using the sole IPC channel so it can proceed.  Waiting is "bad".  We
hate waiting.  Waiting wastes money and our time.

Generally, duals make good economic sense for strictly CPU bound tasks
and "can" make decent sense for certain parallel computation models
where the two CPUs can sanely share the communications resource or where
one CPU manages net traffic while the other does computations.  The
latter can often be accomplished just as well with better/higher end
communications channels, though -- you have to look at the economics and
scaling.

Given a choice between myrinet and gigabit ethernet, my impressions from
being on the list a long time and listening are that myrinet is pretty
much "the best" IPC channel for parallel computations.  It is very low
latency, very high bandwitch, and puts a minimal burden on the CPU when
operating.  Good drivers exist for the major parallel computation
libraries e.g. MPI.  Check to make sure your application supports its
use if it is a real parallel app.  It may be that gigabit ethernet is
finally coming into its own -- I personally have no direct experience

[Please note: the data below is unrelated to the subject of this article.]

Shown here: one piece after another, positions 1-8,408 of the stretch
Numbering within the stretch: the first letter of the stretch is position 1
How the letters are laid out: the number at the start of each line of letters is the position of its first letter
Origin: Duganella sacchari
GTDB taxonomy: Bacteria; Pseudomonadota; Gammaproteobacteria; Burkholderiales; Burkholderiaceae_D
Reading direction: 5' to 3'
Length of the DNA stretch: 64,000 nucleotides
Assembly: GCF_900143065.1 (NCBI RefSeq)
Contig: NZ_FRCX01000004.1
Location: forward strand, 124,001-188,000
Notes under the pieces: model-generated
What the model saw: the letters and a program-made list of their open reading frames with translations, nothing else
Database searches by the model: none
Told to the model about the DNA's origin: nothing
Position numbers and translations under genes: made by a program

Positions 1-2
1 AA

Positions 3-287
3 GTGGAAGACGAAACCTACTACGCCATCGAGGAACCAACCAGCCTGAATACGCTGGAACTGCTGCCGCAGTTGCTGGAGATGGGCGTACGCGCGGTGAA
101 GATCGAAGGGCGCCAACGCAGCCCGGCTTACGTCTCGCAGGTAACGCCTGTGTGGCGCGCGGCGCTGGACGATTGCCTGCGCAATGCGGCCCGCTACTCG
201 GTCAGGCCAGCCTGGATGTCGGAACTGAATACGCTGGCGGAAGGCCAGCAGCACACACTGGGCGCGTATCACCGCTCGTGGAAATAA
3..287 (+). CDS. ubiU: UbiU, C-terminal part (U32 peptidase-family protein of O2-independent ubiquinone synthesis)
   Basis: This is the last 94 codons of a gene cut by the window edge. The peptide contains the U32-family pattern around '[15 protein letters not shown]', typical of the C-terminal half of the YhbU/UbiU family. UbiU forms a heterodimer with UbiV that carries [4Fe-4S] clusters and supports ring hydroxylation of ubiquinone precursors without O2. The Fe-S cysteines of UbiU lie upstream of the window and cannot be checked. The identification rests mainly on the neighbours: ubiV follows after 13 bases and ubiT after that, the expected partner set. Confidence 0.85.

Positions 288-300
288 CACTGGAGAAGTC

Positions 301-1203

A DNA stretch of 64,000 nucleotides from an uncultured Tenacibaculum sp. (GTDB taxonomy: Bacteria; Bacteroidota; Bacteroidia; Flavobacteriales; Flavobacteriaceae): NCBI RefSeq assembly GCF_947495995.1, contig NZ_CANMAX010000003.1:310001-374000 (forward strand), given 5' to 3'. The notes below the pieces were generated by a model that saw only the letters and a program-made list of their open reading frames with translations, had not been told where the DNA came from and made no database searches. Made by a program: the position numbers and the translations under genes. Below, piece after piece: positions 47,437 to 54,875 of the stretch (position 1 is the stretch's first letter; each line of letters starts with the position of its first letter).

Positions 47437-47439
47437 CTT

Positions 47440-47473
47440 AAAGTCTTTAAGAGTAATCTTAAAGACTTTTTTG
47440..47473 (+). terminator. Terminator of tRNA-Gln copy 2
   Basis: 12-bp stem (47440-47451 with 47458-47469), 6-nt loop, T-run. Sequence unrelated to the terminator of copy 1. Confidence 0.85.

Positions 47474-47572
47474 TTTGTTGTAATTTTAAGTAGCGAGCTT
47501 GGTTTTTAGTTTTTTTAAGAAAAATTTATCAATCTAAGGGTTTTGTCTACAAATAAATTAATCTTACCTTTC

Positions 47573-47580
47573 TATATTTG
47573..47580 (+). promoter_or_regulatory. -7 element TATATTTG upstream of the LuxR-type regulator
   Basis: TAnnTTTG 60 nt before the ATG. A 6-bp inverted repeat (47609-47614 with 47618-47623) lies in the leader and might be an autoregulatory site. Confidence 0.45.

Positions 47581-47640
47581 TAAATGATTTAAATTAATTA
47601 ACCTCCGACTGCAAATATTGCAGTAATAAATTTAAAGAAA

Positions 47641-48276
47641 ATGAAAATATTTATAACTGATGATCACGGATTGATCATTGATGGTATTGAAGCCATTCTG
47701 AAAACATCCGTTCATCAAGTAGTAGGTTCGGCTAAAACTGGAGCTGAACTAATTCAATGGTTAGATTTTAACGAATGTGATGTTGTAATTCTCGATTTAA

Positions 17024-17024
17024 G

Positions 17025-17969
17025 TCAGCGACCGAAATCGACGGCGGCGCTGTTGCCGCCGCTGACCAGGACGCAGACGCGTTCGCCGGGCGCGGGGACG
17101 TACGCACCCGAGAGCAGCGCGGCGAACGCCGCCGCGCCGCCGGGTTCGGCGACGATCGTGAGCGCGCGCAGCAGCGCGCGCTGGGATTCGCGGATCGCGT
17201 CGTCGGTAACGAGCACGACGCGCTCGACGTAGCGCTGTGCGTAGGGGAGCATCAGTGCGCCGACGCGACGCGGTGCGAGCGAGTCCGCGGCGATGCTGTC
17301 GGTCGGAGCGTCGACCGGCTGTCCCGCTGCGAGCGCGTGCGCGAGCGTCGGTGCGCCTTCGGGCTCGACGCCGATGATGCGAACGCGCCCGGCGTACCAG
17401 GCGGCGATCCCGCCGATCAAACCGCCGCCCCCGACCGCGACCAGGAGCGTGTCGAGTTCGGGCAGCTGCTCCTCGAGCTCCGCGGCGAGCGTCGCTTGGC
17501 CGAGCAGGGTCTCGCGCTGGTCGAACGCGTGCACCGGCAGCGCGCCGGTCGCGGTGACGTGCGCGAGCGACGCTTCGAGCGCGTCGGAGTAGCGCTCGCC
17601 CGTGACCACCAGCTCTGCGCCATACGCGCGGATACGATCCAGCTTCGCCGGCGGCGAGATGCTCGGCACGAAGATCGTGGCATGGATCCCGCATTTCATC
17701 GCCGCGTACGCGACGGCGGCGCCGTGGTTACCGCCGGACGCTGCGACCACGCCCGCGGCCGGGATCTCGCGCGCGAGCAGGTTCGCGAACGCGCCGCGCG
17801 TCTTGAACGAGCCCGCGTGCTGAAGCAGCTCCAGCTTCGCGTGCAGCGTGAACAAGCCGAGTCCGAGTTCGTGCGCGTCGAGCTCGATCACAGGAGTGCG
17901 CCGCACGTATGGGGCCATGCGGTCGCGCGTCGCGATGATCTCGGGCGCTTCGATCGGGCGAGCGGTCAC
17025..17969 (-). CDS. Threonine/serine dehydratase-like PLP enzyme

with either one as my own tasks are generally moderately coarse grained
to embarrassingly parallel and I don't need high speed networking.

Hope some of this helps.  If you are very fortunate and your task is CPU
bound (or only weakly memory bound) and coarse grained to EP and will
fit comfortably in 512-768 MB of memory, you can probably skip the
eight-node-cluster stage altogether.  If you build a "standard" beowulf
with switched 100BT and nodes with minimal gorp (a floppy and HD,
memory, a decent NIC, perhaps a cheap video card) you can get 512 MB
DDR-equipped bleeding edge (1.4 GHz) Athlon nodes for perhaps $850
apiece.  (Cheap) switched 100Base ports cost anywhere from $10 each to
perhaps $30 each in units from 8 to 40 ports.  You can easily do
something like:

23 $900 nodes = $20700
1 $2000 "head node" with lotsa disk and maybe a Gbps ethernet NIC
1 <$1000 24 port 100BT switch with a gigabit port/uplink for your head node.
$500 for shelving etc.

you could build a 24 node 'wulf easily for your $25K budget.  Even if
you have to get myrinet for each node (and hence spend $2000/node) you
can probably afford 12 nodes, one equipped as a head node.

Good luck.

    rgb

-- 
Robert G. Brown	                       http://www.phy.duke.edu/~rgb/
Duke University Dept. of Physics, Box 90305
Durham, N.C. 27708-0305
Phone: 1-919-660-2567  Fax: 919-660-2525     email:rgb at phy.duke.edu